If not for a game-changing gimmick, Starhawk would be like every other third-person shooter you've played. But as far as gimmicks go, this one's interesting, at least.
Starhawk is the spiritual successor to 2007's Warhawk, a downloadable PlayStation 3 game that let players fight big multiplayer battles on foot or in vehicles. The new game, which is getting the Blu-ray treatment from Sony, dials back Warhawk's level of freedom in an attempt to impose some strategy. I previewed Starhawk at a Sony press event Monday evening.
You start on foot, moving through the battlefield with a speed and momentum that feels a bit like Halo. Combat is also more Halo than Call of Duty, with each firefight turning into a game of who can deplete the other player's shields first. The gimmick is "Rift Energy," collected by killing enemies or completing objectives. Collect enough, and you earn the ability to build powerful structures anywhere on the map, which come crashing down from the sky with terrifying velocity.
Each structure can serve a unique purpose. There's a sniper tower, an automated turret, a bubble shield, a simple wall, a beam turret and a garage for gun-mounted SUVs. But the main attraction is a hangar for the game's namesake Hawks. These giant mechs, which pack missiles on one arm and a machine gun on the other, can quickly convert into a jet fighter for fast travel and bombing runs on the enemy.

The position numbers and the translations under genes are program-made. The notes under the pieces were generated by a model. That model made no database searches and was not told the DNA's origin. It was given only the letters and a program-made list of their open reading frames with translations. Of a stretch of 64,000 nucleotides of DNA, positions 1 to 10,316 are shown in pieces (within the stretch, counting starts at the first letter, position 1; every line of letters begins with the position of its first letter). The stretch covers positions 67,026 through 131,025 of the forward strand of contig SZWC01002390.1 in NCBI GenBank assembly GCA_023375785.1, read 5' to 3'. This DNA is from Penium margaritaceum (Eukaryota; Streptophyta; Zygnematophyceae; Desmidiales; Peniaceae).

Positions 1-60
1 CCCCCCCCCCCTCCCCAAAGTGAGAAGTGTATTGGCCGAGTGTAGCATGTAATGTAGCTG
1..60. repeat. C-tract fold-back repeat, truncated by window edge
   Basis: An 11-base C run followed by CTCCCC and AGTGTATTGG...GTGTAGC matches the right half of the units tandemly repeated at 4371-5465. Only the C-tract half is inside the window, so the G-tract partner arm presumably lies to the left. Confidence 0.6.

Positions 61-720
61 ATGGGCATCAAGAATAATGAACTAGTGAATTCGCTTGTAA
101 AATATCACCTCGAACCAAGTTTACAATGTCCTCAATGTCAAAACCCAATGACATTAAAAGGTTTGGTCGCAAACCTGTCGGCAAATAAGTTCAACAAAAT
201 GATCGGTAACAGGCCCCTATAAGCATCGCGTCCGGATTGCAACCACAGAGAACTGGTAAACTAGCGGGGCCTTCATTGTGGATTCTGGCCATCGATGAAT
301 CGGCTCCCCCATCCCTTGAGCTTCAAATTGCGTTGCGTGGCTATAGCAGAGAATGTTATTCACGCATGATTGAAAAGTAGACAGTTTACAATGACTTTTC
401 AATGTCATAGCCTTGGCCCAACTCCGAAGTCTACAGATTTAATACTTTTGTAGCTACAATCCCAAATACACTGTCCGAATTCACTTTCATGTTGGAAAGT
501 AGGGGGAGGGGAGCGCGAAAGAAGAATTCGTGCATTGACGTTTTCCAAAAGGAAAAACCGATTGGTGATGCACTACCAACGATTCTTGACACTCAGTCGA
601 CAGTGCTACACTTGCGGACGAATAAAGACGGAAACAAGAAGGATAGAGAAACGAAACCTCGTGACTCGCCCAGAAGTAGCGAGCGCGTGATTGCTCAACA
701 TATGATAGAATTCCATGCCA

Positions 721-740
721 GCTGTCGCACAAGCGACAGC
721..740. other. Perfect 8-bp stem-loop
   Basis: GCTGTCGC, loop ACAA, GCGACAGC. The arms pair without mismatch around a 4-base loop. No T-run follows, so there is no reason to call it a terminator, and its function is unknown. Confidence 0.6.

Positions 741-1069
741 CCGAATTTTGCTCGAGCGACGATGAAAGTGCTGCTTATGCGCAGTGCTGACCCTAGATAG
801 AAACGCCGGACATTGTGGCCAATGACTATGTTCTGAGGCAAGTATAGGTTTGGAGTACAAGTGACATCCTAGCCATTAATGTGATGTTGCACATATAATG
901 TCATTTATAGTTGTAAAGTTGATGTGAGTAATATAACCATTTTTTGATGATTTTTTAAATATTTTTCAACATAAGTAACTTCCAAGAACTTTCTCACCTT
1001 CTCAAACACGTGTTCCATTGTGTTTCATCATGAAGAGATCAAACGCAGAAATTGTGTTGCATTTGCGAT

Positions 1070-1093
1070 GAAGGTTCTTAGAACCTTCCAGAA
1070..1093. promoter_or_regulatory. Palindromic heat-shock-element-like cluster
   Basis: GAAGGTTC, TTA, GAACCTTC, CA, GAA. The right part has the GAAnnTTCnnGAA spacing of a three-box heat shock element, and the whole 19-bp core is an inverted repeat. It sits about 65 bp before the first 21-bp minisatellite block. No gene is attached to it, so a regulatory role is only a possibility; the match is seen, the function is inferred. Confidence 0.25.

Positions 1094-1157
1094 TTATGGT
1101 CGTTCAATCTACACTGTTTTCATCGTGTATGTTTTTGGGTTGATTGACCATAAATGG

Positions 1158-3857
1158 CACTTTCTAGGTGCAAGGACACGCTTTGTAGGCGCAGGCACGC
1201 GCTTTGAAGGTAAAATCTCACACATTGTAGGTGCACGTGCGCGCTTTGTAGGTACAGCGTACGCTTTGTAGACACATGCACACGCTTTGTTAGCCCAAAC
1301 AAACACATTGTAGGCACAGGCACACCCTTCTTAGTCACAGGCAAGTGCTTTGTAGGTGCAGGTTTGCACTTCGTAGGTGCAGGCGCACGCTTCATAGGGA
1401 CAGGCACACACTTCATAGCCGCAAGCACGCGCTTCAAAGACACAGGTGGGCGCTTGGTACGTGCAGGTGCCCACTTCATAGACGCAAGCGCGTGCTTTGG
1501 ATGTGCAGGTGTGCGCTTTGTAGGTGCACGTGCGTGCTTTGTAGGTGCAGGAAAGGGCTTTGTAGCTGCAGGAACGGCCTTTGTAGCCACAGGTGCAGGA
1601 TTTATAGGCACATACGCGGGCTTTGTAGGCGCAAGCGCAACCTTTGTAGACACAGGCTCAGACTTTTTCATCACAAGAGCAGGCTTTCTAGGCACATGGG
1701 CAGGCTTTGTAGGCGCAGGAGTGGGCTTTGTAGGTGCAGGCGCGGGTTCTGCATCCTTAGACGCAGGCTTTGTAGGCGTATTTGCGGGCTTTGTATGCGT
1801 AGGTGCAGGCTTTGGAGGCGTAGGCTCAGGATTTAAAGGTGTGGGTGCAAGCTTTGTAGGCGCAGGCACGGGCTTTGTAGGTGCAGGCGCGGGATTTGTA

The ability to create structures and vehicles anywhere on the map adds a layer of strategy to Starhawk's otherwise straightforward shooting, and it also speeds up the action. Meanwhile, the structures themselves serve a strategic purpose. A Hawk hanger, for instance, isn't just a spawn point for powerful vehicles, it's an obstacle you can stand on for vantage or hide behind for cover.
So far, we've only seen Starhawk's Capture the Flag mode, and Sony hasn't announced what other modes are in store. There will, however, be a single-player campaign that tells the story of Emmet Graves, a hired gun who's been infected by the very Rift Energy that he and all humans seek. They're at war with the Outcast, whose humanity has already been mutated away by the energy. It sounds like standard post-apocalyptic fare, but it sets the stage for Starhawk's team-vs.-team battles.
There's word on a release date for Starhawk yet.